“It’s not your blue blood, your pedigree, or your college degree. It’s what you do with your life that counts.” ― Millard Fuller
What’s Your Pedigree?
Every first Saturday in May, more than a dozen thoroughbred horses “go to the post” in the Kentucky Derby. Most TV viewers, who probably watch only one race per year, know nothing about the animals.
The horses come together on this day from varied backgrounds. Some come from regal lineage and were sold at auction for hundreds of thousands of dollars, perhaps over one million. Some of those horses live up to the hopes of their owners; others do not and prove to be poor investments made by wealthy people who can afford their loss and indulgence in their expensive hobby.
But not all of those entering the starting gate are products of award-winning sires and dams. Some entrants were purchased for small five figure amounts; others for even a few thousand. For many years, the Kentucky Derby has been a grand metaphor for the American experience and the opportunity for all our citizens to rise above (or fall from) their early life circumstances.
As the Snowman postulates, we are all the product of our thinking- of our operative beliefs. Since thoroughbred horses lack cognition (at least, we believe so), there is no way to track the thoughts of Derby entrants as they approach the race’s start. But we can legitimately speculate on the thoughts and beliefs of the owners of these animals.
So what may be the thoughts of the wealthy in spending $700,000 or $800, 000 on an unraced yearling? Well, they theorize great horses and racing success should flow from past equine champions. Prestigious law firms that recruit only from Ivy League law schools imitate this pattern of thought. Non-editors of the law review need not apply.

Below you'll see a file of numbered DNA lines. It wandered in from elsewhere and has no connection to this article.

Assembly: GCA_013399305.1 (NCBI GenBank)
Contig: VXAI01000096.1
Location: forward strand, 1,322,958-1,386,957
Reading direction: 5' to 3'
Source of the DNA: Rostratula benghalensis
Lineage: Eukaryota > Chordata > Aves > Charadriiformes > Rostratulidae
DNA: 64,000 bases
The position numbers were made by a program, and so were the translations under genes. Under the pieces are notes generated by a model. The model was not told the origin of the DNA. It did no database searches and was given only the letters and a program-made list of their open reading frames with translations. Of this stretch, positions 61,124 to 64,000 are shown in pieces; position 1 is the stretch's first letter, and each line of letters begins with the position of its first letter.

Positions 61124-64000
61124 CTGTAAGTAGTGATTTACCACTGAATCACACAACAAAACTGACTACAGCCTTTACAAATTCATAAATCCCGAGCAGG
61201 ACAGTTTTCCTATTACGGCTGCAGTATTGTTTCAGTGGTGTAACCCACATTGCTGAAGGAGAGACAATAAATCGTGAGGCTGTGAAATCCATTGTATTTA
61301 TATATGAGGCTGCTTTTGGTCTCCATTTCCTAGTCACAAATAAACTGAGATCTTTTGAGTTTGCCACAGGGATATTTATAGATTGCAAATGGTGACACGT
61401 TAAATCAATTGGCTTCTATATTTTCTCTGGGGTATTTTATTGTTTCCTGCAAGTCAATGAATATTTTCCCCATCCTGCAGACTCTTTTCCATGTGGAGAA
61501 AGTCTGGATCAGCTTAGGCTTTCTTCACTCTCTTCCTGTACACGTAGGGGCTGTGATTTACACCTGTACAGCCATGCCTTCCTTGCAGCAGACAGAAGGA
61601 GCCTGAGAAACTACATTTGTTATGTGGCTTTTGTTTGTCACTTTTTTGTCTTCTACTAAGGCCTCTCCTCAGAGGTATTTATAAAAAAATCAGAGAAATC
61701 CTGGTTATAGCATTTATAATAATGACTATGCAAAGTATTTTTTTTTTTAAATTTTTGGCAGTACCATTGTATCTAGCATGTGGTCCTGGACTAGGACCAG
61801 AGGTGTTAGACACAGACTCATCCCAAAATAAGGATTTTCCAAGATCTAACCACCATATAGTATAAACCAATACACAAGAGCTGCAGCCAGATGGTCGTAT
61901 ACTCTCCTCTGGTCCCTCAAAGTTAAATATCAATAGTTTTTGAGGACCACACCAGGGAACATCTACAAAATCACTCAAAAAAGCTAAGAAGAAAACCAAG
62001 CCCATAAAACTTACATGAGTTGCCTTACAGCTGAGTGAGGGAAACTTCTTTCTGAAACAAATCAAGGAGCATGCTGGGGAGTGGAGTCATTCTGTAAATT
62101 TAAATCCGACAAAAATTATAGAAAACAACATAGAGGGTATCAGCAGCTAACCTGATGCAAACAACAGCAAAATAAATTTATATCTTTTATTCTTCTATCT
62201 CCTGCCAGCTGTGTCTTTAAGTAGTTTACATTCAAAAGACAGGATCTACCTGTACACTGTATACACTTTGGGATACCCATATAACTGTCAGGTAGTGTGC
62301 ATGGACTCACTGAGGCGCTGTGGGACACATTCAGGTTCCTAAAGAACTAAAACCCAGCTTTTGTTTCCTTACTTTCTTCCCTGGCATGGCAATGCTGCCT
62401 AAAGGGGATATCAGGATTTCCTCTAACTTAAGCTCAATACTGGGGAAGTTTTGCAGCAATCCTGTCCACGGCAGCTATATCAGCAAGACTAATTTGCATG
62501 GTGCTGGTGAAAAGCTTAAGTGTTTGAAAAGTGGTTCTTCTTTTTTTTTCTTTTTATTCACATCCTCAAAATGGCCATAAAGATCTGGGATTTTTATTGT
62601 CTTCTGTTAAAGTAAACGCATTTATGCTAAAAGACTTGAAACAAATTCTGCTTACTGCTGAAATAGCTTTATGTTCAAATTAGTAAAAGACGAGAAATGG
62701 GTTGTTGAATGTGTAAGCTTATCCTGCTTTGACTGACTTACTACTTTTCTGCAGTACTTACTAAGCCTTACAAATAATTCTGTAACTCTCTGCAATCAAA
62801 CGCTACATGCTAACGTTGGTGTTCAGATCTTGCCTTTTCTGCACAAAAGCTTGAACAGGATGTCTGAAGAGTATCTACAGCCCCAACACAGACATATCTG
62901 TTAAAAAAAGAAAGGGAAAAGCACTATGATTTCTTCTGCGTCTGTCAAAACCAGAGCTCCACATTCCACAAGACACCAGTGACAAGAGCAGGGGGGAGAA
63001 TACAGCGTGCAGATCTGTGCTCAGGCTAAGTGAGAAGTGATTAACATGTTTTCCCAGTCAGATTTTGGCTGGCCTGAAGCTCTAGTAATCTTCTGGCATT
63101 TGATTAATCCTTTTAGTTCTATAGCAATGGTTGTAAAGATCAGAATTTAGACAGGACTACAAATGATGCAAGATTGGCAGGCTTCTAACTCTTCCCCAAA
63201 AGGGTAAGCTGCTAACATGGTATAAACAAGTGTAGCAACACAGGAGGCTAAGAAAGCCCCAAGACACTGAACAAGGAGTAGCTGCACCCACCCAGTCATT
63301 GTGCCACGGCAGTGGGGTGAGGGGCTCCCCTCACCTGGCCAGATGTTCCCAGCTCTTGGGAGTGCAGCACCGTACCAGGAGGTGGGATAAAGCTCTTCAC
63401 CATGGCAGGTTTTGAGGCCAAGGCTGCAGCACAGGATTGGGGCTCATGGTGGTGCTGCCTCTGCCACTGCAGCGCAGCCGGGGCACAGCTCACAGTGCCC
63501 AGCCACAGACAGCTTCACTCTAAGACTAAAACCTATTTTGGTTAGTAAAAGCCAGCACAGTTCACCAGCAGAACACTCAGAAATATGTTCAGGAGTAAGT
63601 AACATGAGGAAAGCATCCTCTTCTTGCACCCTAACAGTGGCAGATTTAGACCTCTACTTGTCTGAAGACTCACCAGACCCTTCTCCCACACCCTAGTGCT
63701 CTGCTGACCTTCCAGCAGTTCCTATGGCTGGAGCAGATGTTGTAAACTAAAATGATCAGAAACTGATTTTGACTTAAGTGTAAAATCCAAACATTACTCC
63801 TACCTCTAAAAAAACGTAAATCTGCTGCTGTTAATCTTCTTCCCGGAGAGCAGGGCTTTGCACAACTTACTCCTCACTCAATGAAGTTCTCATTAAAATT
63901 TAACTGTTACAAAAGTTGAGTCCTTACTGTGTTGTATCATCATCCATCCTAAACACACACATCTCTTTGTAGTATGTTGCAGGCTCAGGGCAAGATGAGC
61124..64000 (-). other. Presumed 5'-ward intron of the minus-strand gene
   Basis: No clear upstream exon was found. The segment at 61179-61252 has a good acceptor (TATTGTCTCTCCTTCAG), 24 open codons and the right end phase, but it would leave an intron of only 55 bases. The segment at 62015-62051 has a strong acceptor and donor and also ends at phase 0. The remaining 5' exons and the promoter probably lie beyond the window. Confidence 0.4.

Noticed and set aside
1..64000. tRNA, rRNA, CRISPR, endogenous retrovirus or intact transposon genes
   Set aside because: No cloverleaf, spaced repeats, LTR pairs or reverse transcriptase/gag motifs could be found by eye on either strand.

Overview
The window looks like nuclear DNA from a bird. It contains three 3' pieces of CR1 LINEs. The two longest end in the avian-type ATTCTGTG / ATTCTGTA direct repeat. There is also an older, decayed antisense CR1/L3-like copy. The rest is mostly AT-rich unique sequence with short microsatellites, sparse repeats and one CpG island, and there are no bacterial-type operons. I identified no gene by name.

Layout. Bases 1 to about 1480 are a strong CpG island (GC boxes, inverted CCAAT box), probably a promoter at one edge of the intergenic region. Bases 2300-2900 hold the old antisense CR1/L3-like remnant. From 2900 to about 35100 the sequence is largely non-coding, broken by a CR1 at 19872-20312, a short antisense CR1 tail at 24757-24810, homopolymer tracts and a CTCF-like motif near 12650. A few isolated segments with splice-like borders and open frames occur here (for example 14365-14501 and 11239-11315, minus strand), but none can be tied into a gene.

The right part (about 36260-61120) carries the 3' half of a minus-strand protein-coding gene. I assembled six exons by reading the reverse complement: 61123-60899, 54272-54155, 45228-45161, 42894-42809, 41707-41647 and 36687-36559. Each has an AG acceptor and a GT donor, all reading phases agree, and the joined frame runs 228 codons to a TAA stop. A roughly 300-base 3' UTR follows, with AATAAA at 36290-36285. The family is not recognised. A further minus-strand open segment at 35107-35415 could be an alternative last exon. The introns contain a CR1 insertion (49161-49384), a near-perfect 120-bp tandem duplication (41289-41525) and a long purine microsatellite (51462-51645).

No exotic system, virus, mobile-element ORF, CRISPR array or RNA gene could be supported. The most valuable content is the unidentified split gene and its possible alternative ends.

But what was the thinking of those eager owners who invested modest amounts but are sharing butterflies in their stomachs with the rich owners? Obviously, they held the belief that even their humbly bred colts could compete with the “big boys.” They postulated that origins do not dictate outcomes, either on the racetrack or in life.
Our great country is often, and appropriately, dubbed “the land of opportunity,” and it is. That title is earned and demonstrated via a cursory examination of the biographies of those in our society who have achieved success. We will discover affluent backgrounds of privilege as well as histories of humble origins with little basis for lofty aspirations. But what do we know about the latter? We learn that, somewhere along their history, someone implanted the thought that they could achieve beyond their circumstances. The ‘implanter” may have been a parent, teacher, grandparent, a coach, a neighbor or some other mentor.
Hats off to the implanters of hope and ambition. They are truly the midwives of our nation’s future.
Homework: What healthy, positive seeds have you sown today? Who lives, almost literally under your nose that would benefit from such a message? Look and act accordingly.
I believe that in this life, we are defined NOT by the station into which we are born, nor by pedigree, race or religion, but by the choices we make. – McGraw